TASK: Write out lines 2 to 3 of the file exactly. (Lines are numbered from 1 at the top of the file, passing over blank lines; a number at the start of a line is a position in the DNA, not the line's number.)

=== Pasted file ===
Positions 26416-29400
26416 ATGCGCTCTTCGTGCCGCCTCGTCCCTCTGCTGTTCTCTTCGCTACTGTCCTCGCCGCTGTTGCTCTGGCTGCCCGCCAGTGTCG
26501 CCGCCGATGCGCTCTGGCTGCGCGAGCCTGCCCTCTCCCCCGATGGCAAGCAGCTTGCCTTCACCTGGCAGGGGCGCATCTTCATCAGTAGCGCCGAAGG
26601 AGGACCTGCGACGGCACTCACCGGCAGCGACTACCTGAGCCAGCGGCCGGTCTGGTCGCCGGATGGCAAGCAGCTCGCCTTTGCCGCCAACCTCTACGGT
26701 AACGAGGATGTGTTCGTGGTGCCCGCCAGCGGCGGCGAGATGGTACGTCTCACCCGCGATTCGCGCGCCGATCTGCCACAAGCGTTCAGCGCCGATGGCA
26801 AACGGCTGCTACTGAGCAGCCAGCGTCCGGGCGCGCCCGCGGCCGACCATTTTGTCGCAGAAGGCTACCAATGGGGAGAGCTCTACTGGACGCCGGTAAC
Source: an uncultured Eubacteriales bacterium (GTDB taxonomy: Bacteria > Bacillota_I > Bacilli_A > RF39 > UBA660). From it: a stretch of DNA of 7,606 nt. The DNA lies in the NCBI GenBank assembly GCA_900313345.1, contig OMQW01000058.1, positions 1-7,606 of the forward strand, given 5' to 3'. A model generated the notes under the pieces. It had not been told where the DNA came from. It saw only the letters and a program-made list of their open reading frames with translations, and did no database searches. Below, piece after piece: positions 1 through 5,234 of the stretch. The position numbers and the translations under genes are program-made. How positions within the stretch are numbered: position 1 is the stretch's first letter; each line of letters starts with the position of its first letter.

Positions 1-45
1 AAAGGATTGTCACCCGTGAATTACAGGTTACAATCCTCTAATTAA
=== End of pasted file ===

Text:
26416 ATGCGCTCTTCGTGCCGCCTCGTCCCTCTGCTGTTCTCTTCGCTACTGTCCTCGCCGCTGTTGCTCTGGCTGCCCGCCAGTGTCG
26501 CCGCCGATGCGCTCTGGCTGCGCGAGCCTGCCCTCTCCCCCGATGGCAAGCAGCTTGCCTTCACCTGGCAGGGGCGCATCTTCATCAGTAGCGCCGAAGG